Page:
By Michael Argyelan
Over the last few years, I’ve had the distinct pleasure of putting a “race” crew together. Dozens of people have come out to sail with my wife and I and it’s truly a gift. After last night’s beer can race, I was thinking about crew development and figured it’s a good time to write on it.
Honestly, I’ve had marginal success developing a crew. We started at the bottom and with the basics; jib and main. Almost all of us were newbies to racing. I had never put a crew together or driven the start of a race.
Rules, protocol, yacht club tabs were all new to us. Occasionally we are able to bring out some ‘ringers’ to coach us through a few races. We started out racing with friends that wanted to learn how to sail – also known as, “You have a boat? I’ll come!”
Along the way we made more friends and more people came out to sail with us. Our best efforts were made to keep PBR and Mount Gay Rum in business. The first season’s stats were moderate at best.
We were beginners. We had fun. We were first in fun.
The next season of beer can racing, we were much better. We finished first in the ever so illustrious Jam section at Columbia Yacht Club. It was very exciting.
Over the next couple of years we bought a new boat, started racing in the spin 3 section, and got clobbered. We did our best to learn the new boat and how it handled. Training our crew focused on who, what, when, and where of spinnaker racing. Some nights I didn’t know whether to laugh or cry. So, we drank more beer and learned from our mistakes and vowed to get better and have more fun with every race.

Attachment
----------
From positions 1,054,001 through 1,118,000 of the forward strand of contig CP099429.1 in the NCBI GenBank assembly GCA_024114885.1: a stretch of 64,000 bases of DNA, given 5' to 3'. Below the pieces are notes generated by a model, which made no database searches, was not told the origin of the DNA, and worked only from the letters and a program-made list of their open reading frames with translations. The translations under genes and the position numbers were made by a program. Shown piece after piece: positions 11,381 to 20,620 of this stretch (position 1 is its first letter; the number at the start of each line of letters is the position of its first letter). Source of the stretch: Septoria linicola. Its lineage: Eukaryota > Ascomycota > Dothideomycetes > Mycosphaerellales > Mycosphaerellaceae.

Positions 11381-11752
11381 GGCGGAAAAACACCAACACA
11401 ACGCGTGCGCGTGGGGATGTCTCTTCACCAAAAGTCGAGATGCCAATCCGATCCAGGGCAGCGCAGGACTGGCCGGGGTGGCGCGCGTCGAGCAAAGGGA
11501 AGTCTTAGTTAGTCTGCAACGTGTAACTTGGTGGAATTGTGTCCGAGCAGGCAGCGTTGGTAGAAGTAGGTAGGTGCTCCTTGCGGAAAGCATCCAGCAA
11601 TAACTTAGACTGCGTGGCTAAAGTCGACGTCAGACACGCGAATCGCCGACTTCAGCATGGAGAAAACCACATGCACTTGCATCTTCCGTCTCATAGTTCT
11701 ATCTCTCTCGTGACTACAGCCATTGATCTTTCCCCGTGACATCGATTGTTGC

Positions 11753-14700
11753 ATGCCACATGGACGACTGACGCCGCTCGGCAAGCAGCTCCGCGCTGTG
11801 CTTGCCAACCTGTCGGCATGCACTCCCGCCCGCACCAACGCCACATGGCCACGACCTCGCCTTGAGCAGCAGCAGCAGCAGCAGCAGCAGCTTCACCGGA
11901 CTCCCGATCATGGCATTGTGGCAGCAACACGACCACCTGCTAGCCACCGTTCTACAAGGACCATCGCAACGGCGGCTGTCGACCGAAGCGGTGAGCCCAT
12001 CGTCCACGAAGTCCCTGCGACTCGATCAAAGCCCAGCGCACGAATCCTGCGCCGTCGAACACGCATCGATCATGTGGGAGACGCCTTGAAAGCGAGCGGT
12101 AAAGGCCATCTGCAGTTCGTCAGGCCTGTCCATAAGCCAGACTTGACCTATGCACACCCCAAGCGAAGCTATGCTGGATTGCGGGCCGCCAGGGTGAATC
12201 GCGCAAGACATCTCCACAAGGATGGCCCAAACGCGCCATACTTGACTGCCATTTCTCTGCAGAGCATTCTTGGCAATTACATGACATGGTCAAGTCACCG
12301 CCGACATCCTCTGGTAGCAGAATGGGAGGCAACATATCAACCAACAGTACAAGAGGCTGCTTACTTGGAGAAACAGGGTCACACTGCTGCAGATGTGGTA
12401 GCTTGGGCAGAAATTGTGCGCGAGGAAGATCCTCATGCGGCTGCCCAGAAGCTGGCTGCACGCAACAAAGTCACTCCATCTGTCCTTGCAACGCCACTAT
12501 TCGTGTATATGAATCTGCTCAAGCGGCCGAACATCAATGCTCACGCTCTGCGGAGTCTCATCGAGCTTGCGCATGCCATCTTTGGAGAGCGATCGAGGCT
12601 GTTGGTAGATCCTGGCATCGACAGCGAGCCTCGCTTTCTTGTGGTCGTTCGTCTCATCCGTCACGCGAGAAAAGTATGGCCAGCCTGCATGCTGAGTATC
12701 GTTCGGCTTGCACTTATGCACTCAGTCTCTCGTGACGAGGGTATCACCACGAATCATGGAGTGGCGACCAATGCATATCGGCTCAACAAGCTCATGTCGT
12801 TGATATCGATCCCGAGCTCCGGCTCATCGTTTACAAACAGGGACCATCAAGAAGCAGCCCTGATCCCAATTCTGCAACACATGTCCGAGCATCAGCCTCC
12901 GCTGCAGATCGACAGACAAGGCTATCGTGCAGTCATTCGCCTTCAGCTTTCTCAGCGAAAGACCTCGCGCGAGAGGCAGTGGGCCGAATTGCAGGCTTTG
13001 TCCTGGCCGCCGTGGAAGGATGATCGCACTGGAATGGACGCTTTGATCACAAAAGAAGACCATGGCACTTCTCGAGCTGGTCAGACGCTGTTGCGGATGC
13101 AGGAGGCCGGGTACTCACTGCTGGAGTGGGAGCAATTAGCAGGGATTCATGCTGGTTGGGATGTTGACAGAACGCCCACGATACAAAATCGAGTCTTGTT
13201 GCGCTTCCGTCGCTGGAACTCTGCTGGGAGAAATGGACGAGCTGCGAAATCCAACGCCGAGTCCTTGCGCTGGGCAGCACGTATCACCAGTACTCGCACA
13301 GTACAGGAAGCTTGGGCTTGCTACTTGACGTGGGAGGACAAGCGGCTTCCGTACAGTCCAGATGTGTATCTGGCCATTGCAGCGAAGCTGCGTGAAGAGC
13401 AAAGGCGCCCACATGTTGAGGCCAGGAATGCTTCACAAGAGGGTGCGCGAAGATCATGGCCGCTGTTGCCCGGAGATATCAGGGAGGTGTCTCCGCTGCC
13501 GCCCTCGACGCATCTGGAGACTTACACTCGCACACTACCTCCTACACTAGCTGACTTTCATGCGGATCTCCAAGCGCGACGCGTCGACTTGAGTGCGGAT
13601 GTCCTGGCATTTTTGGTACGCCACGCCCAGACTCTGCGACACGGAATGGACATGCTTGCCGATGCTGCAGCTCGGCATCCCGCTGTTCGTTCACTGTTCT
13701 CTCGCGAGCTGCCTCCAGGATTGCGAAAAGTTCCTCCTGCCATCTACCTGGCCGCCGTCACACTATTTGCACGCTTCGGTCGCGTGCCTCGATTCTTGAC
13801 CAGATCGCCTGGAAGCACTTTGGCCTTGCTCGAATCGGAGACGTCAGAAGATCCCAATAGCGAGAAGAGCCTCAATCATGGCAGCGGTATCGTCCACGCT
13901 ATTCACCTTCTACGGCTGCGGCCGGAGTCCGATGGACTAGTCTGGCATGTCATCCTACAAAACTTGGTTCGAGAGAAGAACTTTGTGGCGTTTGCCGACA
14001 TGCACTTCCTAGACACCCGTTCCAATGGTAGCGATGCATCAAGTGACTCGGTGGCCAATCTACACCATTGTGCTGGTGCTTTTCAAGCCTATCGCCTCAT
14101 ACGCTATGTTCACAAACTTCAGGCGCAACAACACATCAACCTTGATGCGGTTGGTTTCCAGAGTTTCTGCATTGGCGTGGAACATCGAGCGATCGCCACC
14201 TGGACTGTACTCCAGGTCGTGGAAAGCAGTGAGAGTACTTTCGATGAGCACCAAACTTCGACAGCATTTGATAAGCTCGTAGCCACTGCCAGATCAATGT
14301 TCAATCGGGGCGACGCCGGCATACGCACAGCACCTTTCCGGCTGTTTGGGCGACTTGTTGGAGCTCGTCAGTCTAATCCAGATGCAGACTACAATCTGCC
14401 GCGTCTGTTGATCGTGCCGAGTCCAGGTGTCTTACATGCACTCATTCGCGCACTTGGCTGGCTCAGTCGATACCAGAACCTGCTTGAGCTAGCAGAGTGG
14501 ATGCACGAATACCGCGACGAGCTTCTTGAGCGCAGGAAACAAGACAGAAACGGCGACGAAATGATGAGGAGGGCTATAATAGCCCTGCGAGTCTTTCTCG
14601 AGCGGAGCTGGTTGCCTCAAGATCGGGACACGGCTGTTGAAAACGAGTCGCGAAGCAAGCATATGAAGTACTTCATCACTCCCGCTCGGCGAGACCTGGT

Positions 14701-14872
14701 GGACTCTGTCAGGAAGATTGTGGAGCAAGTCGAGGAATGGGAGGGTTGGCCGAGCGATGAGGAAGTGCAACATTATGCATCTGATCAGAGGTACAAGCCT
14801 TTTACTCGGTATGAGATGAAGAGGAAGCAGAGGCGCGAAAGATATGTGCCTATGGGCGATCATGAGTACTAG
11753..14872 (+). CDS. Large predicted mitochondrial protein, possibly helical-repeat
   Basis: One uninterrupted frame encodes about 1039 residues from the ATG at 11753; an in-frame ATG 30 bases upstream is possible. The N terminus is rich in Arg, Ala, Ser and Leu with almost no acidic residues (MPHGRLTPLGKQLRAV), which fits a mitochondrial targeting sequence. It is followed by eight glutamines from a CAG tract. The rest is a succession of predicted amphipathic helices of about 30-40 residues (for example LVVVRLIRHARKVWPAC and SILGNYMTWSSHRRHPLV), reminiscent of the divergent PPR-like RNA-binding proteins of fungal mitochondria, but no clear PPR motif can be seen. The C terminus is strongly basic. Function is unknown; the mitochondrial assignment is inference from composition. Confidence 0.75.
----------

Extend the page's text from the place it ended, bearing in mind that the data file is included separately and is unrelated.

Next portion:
This year we are performing much better. The fun meter is also up. What has been the most difficult part of the last couple of years is maintaining a consistent crew. Jobs, families, weddings, and the like for some reason are considered more important than sailboat racing. I still don’t understand it.
I’ve spoken with many sailors on the docks and the clubs. Maintaining a solid crew seems to be one of the most difficult aspects of sailboat racing. Whether you’re competing at the national level or just heading out for the Wednesday night beer can series keeping a consistent crew can be an incredible challenge.
Some boats are able to keep the same crew for years and years with only a few pinch hitters covering when need be. How do they do it? Is there some magical power they hold? Are they rewarding crew with champagne rather than the champagne of beers?
After reading up on some message boards and articles along with talking to friends and other racers, I’ve come up with some tips for finding, maintaining, and developing crew.
First, always have beer. Never, ever run out of beer. It’s key.
Second, have fun. Don’t be the guy or girl yelling at your crew who blew off their friend’s birthday party just to help race your boat. We aren’t winning money here so keep it light and keep it fun. I’ve actually witnessed a skipper jumping up and down in the cockpit throwing a fit and screaming at his crew. I might have opted to swim back to the club and most certainly would never step foot back on that boat.